Not even young and fit cyclists ride up it, they carry their bikes up.

Photos from about halfway up when I have had to stop more than once. BTW, I ride the wimpy version 3 Como, and am pretty poor condition ... overweight, smoker, and close to 70 years old.
 

stevelion

New Member
Front fork on Vado makes big difference in offroad comfort. Change of stem can provide more upright position for comfort along with saddle.
I'm also thinking I can do as you suggest to get more upright and comfortable if needed. Of course, Art Deco is talking about how comfy the Como is and, while I might be able to get used to that, I' not sure I can get used to the idea of showing up for a trail ride on a step-thru, full upright comfort bike. It just seems more appropriate for a city ride. Maybe I'm wrong and would be better off with the Como as well.

I found a 2022 Vado 4.0 at a shop that I can go to tomorrow on my way home from the airport. Unfortunately, the closest Como is over 150-200 miles away depending on the size so I really have no place to try one.
 

Stefan Mikes

Well-Known Member
Region
Europe
City
Brwinów (PL)
@stevelion:
20% grade is nasty. The 2022 Vado 4.0 comes with a 48T chainring and 42T largest cassette cog. This configuration has been optimized for speed but not climbing. You might experience a trouble on your hill (of course the Walk Mode would help). If what I say (that is, the climbing difficulty) turns out true, you should consider swapping the 48T chainring for a 42T or even a 40T one. Just saying.

NB: Currently I use a 42 T chainring for my Vado. When I was on my mountain holidays, I used a 38T steel chainring for a great climbing capability at the cost of the maximum speed on the flat.
 

stevelion

New Member
@stevelion:
20% grade is nasty. The 2022 Vado 4.0 comes with a 48T chainring and 42T largest cassette cog. This configuration has been optimized for speed but not climbing. You might experience a trouble on your hill (of course the Walk Mode would help). If what I say (that is, the climbing difficulty) turns out true, you should consider swapping the 48T chainring for a 42T or even a 40T one. Just saying.

NB: Currently I use a 42 T chainring for my Vado. When I was on my mountain holidays, I used a 38T steel chainring for a great climbing capability at the cost of the maximum speed on the flat.
Thanks for the tips!
 

TrevorB

Active Member
I'd start 11-46t cassette before changing chainrings. There are 11-50t sunrace cassettes for 10 an 11spds, not sure how well they work. Would pay to do a bit of research before buying one.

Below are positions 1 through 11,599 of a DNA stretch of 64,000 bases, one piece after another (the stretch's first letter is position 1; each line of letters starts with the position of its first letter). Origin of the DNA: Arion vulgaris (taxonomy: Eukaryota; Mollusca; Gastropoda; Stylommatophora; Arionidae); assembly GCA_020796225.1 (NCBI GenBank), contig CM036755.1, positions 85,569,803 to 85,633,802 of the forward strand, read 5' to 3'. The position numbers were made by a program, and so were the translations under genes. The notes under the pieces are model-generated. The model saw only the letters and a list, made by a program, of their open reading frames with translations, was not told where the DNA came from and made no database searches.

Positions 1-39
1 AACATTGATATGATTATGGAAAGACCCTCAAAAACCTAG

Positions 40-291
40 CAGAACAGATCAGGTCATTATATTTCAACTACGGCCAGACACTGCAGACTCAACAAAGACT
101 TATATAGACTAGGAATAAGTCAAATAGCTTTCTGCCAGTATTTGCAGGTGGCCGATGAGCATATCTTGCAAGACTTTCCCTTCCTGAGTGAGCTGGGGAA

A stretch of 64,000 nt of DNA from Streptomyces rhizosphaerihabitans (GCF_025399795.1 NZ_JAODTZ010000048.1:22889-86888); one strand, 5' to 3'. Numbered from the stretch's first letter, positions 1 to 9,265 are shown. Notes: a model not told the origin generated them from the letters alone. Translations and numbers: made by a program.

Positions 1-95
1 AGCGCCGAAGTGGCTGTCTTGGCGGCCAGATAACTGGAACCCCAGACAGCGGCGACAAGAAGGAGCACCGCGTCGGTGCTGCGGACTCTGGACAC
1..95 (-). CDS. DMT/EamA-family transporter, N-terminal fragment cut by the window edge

Stefan Mikes

Well-Known Member
Region
Europe
City
Brwinów (PL)
I'd start 11-46t cassette before changing chainrings. There are 11-50t sunrace cassettes for 10 an 11spds, not sure how well they work. Would pay to do a bit of research before buying one.
Trevor: Replacing the cassette would also require replacing the derailleur for the long cage one - which means cost and complication. As now Spec e-bikes are equipped with the SRAM gear, I wouldn't even know where to start. On the other hand, replacing the chainring is one of easier actions to do, and there are many rings to choose from. The 48T chainring is huge!

FYI: My Vado 5.0 came with the 48T chainring and 11-46T cassette (and a long cage derailleur). I had to choose a smaller chainring for climbing nevertheless. There was a moment I exactly had the 48T in the front and the 11-42T in the rear: The steepest grade I could climb with such a configuration was 14%.
 
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devorse

New Member
The diamond Como Turbo 4.0 was my choice. The limited travel of the forks on the Vado do not make much difference in performance but do in weight. When it gets rough I just “air down” (35-40lb). The 40-42 gearing on the Como verses 48-42 on the Vado lets me climb all “road” hills I have here in southern VT/NY and still do 20 mph + on the flats. I changed to CrossKings, grippier pedals, narrower seat, shed the fenders and added a rear rack. My Como is not a city ripper nor a mad mt climber but it suits my rural riding environment, is comfortable and I lift it with ease….I’m 71

Oh, be careful what you change as it could void the warrantee ….
 

Stefan Mikes

Well-Known Member
Region
Europe
City
Brwinów (PL)
Oh, be careful what you change as it could void the warrantee ….
Not. Specialized do not care if you change bike components. One should only not meddle with the electronics. (It is not a Bosch E-Bike, where changes such as replacing a chainring need to be authorized by both the OEM and Bosch E-Bike). When Steve finds out he needs a smaller chainring, he can even ask the Specialized LBS for the replacement (or he can do it himself).
Actually, guys at my Specialized Brand Store have admired the mods I made to my Vado SL!